Afrasiabi: We crunched a lot. It wasn't unusual to be here at 4 or 5 in the morning, especially later, the last couple of months before ship. When I came onto the project, it was pretty much in the middle of crunch, so that was a pretty amazing environment to jump into. Crunch at Blizzard is a beautiful thing in my opinion. Some people may disagree, but, you know, it's alive. You're buzzing. You're going through, and there's work to be done, and there's people who do that work, and everyone's on the same level. You're just jamming.
Chamberlain: There are pros and cons. You're killing yourself to get it done, but it's a labor of love so we're putting everything we can into it at the last minute just because we want it to be as good as it can. We were pretty much in a 24-7 crunch mode in the cinematics department.
Didier: [The scope of the project] definitely got bigger as we were going, because there were more things that we wanted to showcase. We didn't just want to do human lands, we wanted dwarves, and we wanted everything to have its own feel. In terms of popularity, as well, we weren't expecting the game to be this big. A couple hundred thousand [players] and we would be like "Yeah, alright! We made it!" Everquest had some numbers like that, and that was the level where we'd know we were successful. So this game, on every front, has just grown and gotten bigger than we ever expected.
On launch day and the technical challenges therein
Afrasiabi: I think the first week took everybody by surprise. There was no way we could have expected what we got, and in between the elation and the happiness that we shipped a successful and good product that everyone's happy about, there were certainly a lot of people running around with their heads cut off, trying to put out fires.
Brack: One of the ways that we knew we were going to be successful was that we had 20 servers on launch day, and then we had 20 other servers that were built and dark and ready to be used. The idea was that over the coming year, those 20 servers would get brought up, they'd replace other servers that had hardware problems, they were sort of like the backup. Within the first couple of hours of the game being available for people to buy, all the existing servers were full and we had to bring up the other 20 servers. So all 40 servers, we went through a year's worth of hardware allocation in a couple of hours, and still needed more.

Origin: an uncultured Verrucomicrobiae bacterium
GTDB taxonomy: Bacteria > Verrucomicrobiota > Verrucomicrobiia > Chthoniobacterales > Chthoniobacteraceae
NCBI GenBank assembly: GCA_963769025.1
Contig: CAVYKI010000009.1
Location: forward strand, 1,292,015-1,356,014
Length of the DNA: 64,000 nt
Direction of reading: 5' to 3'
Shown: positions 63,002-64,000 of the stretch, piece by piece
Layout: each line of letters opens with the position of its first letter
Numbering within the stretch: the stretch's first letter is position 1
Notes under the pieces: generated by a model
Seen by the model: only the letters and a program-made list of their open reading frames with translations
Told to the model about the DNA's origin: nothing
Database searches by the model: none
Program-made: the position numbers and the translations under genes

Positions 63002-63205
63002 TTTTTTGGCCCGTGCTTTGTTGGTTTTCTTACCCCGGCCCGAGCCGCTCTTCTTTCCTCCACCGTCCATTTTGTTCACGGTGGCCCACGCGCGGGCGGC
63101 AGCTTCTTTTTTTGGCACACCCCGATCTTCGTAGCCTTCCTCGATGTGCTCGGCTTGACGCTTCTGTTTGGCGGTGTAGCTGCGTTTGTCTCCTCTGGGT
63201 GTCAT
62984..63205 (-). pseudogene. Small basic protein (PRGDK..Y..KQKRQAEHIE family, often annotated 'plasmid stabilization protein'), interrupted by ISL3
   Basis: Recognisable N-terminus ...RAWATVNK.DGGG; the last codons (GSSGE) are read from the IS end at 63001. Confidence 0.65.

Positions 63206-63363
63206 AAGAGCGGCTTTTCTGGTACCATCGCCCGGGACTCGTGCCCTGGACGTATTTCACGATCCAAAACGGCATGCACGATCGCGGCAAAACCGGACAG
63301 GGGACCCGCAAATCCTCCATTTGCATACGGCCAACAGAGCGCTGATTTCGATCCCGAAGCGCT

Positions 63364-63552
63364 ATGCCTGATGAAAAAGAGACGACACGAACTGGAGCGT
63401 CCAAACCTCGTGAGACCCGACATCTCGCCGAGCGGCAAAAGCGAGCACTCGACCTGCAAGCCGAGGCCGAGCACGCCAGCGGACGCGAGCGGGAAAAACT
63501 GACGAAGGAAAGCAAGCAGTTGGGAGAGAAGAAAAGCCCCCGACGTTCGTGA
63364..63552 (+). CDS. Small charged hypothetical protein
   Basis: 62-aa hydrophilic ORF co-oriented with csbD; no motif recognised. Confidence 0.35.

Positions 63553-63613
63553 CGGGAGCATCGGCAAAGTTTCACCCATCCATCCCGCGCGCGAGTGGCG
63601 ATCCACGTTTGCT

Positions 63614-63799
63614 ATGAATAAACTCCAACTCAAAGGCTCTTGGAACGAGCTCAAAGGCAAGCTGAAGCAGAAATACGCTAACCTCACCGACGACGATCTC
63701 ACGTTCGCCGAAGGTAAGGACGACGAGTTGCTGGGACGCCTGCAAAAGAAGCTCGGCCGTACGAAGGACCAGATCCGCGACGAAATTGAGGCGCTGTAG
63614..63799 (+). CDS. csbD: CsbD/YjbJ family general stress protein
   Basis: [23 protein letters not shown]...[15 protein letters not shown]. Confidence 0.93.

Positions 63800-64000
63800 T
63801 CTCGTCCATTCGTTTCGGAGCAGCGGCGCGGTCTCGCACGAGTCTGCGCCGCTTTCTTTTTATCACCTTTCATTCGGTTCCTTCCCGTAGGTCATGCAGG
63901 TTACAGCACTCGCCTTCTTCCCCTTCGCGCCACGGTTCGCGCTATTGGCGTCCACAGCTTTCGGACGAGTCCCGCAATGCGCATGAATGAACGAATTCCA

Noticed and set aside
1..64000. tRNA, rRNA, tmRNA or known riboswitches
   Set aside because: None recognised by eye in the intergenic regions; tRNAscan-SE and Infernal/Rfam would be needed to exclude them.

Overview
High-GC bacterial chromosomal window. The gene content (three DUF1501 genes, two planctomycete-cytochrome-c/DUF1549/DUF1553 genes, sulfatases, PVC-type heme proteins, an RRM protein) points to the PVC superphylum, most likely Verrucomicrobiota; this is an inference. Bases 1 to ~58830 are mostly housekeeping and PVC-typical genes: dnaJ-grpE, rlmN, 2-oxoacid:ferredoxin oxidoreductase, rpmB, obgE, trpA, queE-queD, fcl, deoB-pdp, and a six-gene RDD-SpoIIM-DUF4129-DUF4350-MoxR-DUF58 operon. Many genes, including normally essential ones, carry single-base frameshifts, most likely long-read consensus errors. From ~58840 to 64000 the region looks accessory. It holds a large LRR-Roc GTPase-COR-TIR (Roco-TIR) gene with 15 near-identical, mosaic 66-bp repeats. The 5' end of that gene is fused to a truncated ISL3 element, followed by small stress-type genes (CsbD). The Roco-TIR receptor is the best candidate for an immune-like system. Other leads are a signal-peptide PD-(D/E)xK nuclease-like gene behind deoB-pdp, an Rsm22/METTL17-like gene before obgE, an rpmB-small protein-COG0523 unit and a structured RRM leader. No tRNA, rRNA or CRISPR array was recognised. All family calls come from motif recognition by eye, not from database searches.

That was an interesting problem to have. When we talk about a server, when we talk about 20 servers on day one, a server is not actually one box, it's a collection of boxes that are linked together to form what we call a server. Obviously there's a database backend for that as well, that stores all the data for players and updates and things like that. So it was a pretty sizable number of machines, and of course these are not machines you can go down to Best Buy and get, so when the 40 servers were up on day one, there were many panicked discussions, phone calls and meetings about "Where in the world are we going to buy more hardware that usually takes two, three, four months to buy, to get built and get deployed? How are we going to do that quickly?"
[On server efficiency] You've seen recently within the last few years a huge push toward, "This server takes 40 percent less power." The way datacenter power works is, you get a power allocation based on the number of boxes you're storing there, and the footprint, and things like that, and that's a big battle at datacenters because they only have a certain amount of power coming in. Most people on the consumer side think "Oh, 40 percent, not that big of a deal, how much is one computer really doing?" But when you've got 10,000 computers you've got to power, that's pretty significant.
[On stability over time] There is a database architecture that provides some redundancy, and then we have a backup system that also provides redundancy, so theoretically we feel like we have a good amount of backup. We've had a lot of technical issues in the last five years, but none of them have led to any lost data, so we're very happy about that. Very fortunate.